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911 Emergency Telephone System

January 28, 2001 | SUE FOX, TIMES STAFF WRITER
Nine years after Los Angeles voters approved $235 million in bonds to upgrade the city's outdated 911 system, the new emergency dispatch centers are still under construction and more than 200,000 calls a year are going unanswered. That's the worst tally for abandoned calls that the 911 system has logged in five years, according to Los Angeles Police Department records.
July 14, 2000
Ventura County's police dispatch centers have an emergency of their own--long hours, high stress, limited pay and poor morale. These factors have combined to decimate the ranks of the women and men who respond to the county's 911 and law enforcement calls--to the point that some dispatchers are working 80 hours of overtime a month. Supervisors at the county's eight centers worry that dispatcher fatigue is leading to slower responses and missed calls.
May 13, 2000
The City Council on Friday agreed to spend $40 million over the next seven years to implement a 311 phone system aimed at handling nonemergency calls and easing the burden on 911 emergency phone lines. Voting unanimously, council members agreed to move forward on the system, which will handle 20,000 calls a day once it is fully operational in 2007. Los Angeles police and city officials have said repeatedly that residents need an easy-to-remember phone number to use for less urgent problems.
April 4, 2000 | From Reuters
A computer virus that could disrupt 911 emergency services is being investigated after it was detected in the Houston area, the FBI said in a statement on Monday. Search warrants were issued in the case last week, but no arrests have been made, said a spokesman for the agency, which has made computer security a top priority since leading Web sites came under cyberattack in February.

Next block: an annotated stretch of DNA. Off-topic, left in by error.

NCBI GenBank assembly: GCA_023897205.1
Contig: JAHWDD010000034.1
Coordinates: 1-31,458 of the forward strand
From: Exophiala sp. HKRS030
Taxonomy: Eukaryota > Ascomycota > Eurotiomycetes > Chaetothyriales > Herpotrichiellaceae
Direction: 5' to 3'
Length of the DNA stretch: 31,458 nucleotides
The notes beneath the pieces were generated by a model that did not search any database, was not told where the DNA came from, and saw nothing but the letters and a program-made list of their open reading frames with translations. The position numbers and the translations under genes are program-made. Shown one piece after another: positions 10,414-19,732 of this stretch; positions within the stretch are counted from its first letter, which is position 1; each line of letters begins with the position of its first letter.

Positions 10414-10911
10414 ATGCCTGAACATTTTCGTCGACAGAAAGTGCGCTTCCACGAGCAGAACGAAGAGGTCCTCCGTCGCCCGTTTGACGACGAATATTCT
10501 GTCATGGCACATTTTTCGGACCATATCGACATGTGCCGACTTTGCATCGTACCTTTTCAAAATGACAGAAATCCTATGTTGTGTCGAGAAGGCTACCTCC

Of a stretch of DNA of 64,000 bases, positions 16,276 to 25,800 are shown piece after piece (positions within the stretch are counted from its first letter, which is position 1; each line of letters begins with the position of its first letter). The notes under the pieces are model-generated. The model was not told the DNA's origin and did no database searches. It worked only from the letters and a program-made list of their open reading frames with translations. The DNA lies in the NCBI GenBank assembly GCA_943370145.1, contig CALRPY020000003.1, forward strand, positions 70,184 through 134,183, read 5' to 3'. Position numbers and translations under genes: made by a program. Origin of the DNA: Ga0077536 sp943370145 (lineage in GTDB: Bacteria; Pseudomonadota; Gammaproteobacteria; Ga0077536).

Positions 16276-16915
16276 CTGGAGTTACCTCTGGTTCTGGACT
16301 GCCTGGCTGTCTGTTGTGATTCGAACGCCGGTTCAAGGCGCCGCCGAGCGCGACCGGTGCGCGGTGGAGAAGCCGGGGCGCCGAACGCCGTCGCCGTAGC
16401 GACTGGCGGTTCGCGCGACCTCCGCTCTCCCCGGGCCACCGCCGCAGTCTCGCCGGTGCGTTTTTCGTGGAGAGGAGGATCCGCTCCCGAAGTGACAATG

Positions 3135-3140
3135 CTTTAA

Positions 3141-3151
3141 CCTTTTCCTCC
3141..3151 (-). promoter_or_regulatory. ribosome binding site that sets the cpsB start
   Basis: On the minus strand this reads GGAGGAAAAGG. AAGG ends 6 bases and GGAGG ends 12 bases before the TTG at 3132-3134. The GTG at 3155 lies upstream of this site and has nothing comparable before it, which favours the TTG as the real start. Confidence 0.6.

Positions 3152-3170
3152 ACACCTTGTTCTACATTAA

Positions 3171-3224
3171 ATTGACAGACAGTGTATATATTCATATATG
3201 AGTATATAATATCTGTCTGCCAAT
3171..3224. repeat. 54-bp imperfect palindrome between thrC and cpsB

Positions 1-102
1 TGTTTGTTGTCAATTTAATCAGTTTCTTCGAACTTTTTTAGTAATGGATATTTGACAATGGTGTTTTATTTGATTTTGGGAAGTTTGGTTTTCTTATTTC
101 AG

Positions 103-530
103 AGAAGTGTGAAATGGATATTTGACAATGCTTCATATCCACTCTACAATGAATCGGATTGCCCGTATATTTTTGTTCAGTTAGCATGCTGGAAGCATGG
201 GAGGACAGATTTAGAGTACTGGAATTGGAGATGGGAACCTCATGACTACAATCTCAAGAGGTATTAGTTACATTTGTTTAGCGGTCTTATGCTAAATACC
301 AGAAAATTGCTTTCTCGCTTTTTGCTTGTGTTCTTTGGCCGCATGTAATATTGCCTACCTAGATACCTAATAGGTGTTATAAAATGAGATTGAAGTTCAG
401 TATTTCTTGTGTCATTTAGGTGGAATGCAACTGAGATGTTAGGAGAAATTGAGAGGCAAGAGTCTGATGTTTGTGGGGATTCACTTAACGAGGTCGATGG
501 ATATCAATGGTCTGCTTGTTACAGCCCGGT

January 8, 2000
In an effort to slash response times, county fire dispatchers are prioritizing medical 911 calls, differentiating between the scraped knees and the massive heart attacks before sending out an emergency crew. It's a dramatic change from the way ambulance and fire crews have dispatched in the past. Typically, all calls went out as a Code 3--full speed ahead with lights and sirens blaring--even if the emergency was nothing more than someone stuck at home with a nasty flu bug.
December 30, 1999 | From Bloomberg News
A credit card system in Britain and the 911 emergency response system in Charlotte, N.C., already have reported disruptions related to the Y2K computer changeover, a senior U.S. official said Wednesday. These regional examples "may be illustrative of the kind of glitches that are going to occur along the way here and around the world," said John Koskinen, chairman of President Clinton's Council on the Year 2000 Conversion.
November 16, 1999 | CAITLIN LIU
Donning hard hats, Los Angeles city and law enforcement officials symbolically broke ground Monday for the new 911 emergency dispatch center being built at 23001 Roscoe Blvd. "Today we come one step closer in making Los Angeles the safest city in America," Mayor Richard Riordan said at the ceremony on the construction site.
A new way of linking satellites and cellular phones in an emergency--or perhaps finding a place for dinner--got a big boost Wednesday from the Federal Communications Commission. By a 5-0 vote, the commission allowed the introduction of cell phones that use global positioning system satellites to automatically flash their locations to 911 operators.
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